Dr Kwesi Botchwey – An appreciation
I first met Dr Kwesi Botchwey in 1988 when I was working at S.G. Warburg & Co., then the UK’s largest merchant bank, with a long history as an advisor to several governments in Africa, Asia, Europe and Latin America on debt restructuring and debt refinancing arrangements, many of which involved negotiations with bilateral and commercial creditors and the International Monetary Fund. This formed the context for our meeting.
Last month, on a brief trip to Accra, I arranged to meet him at his home, where we spent several enlightening hours discussing his work as a minister and his chairmanship of the body which evaluated the performance of the IMF. We also discussed my work as a banker and my current research in economic history. Our conversation ended by drawing lessons from history that gave insights into Ghana’s current economic and financial predicament.
Dr Botchwey attended the Presbyterian Boys’ Senior High School, the University of Ghana, Yale Law School, and the University of Michigan Law School. He taught at universities in Zambia, Tanzania and Ghana. At the Fletcher School of Law and Diplomacy, Tufts University, he held a professorship.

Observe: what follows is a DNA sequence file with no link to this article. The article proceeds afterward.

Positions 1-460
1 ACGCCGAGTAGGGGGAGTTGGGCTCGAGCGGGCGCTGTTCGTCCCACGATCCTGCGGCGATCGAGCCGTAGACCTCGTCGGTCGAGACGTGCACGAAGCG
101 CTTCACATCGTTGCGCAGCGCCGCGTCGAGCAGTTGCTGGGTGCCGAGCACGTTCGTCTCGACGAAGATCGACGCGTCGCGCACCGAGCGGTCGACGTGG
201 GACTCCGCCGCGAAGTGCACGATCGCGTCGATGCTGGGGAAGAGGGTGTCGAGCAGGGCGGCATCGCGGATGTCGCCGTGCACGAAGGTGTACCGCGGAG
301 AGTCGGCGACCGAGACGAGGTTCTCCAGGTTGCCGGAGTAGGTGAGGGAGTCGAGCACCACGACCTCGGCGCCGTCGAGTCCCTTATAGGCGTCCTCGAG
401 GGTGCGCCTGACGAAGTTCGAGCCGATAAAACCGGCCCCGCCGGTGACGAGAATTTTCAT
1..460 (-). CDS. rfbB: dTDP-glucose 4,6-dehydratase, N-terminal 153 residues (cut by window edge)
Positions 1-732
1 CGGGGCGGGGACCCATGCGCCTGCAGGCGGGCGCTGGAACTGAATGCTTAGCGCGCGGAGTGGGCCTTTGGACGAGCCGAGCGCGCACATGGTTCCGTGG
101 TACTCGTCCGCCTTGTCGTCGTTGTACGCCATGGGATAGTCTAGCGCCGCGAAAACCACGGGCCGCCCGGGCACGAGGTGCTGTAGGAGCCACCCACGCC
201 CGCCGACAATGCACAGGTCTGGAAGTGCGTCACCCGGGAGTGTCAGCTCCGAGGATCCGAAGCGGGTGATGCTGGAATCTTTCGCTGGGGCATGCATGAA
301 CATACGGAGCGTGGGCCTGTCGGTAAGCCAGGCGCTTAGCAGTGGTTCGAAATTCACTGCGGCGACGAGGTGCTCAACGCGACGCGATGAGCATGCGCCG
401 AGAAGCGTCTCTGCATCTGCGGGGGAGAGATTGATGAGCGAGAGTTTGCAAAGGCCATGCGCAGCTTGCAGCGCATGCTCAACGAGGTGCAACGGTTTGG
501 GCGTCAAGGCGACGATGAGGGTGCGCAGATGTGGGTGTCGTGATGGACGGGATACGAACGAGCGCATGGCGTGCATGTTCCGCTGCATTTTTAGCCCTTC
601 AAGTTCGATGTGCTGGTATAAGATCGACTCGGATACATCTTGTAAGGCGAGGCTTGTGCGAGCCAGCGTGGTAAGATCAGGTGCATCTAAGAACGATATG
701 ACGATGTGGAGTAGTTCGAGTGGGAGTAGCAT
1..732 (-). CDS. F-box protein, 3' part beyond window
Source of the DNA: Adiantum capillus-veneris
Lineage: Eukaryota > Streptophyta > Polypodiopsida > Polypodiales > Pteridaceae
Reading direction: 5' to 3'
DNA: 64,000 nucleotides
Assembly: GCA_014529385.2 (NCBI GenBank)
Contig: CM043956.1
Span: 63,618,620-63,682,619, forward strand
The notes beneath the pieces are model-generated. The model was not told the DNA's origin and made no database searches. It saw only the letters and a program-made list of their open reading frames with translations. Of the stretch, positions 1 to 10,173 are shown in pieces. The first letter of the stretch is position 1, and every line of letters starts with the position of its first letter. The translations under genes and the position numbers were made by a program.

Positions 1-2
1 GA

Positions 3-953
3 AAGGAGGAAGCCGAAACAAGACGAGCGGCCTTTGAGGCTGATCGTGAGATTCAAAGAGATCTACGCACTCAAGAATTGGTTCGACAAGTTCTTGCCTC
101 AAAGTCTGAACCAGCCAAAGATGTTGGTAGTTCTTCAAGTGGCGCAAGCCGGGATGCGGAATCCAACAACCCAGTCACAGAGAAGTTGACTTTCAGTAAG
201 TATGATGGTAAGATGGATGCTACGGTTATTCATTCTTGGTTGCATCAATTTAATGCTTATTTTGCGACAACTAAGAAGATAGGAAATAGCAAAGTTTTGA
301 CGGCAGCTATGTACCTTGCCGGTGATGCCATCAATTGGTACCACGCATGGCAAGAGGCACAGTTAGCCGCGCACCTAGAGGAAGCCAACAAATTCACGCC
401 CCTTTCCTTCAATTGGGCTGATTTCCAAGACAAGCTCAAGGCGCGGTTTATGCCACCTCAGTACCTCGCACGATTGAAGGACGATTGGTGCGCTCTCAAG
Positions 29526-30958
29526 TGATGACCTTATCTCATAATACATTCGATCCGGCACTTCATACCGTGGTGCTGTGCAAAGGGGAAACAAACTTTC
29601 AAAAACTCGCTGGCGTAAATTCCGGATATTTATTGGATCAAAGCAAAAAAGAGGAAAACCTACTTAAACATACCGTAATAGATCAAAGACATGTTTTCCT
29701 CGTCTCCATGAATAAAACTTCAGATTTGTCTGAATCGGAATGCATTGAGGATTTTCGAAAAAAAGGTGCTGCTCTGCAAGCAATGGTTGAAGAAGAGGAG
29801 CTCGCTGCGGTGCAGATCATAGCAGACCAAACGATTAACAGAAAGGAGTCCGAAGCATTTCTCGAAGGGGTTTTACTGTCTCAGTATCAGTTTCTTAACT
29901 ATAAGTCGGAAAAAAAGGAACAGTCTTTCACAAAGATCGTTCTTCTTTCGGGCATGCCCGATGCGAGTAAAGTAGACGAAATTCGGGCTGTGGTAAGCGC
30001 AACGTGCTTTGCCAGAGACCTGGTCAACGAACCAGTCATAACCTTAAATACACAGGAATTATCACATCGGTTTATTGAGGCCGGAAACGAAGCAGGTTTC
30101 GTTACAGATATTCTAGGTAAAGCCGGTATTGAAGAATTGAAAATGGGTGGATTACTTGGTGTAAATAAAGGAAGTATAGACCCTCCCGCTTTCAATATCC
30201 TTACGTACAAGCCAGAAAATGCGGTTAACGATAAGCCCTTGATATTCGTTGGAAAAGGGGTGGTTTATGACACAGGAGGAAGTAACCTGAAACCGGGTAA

Academic economists and economic historians tend to separate Ghana’s post-colonial economic history from 1957-1983 from its development after this watershed. In 1983, the government, under Flight Lieutenant Jerry Rawlings, replaced attempts to apply strict distributionist principles in a command economy with a programme of economic liberalisation, creating macroeconomic stability, market-led growth and economic recovery. Economic historians argue that critical policy failure necessarily preceded policy reform. In 1983, inflation rose to 123 per cent, its highest so far.
Ghana’s economic crisis intensified when Nigeria’s President Shagari, seeking re-election, ordered the return of up to 1,200,000 economic migrant Ghanaians, amounting to 10 per cent of Ghana’s population. The sudden inflow of over a million Ghanaians into an already stressed economy was an economic and humanitarian disaster.
It was against this backdrop that Dr Botchwey worked alongside Dr Joseph Abbey, who at the time served as the Executive Secretary of the Policy Monitoring and Implementation Committee in the Provisional National Defence Council government, and the late Dr Gobind Nankani, the renowned economist, to put in place the programme that was to turn Ghana’s economic fortunes around. Dr Botchwey recalled, in an article from 2005, that: “To some extent, the almost exclusive focus on monetary and fiscal discipline in the early stages of Ghana’s programme – at the time – was dictated by the prevailing macroeconomic situation. The exchange rate was grossly overvalued, large budget deficits were being financed almost entirely by borrowing from the banking system, and inflation was about 120 per cent”.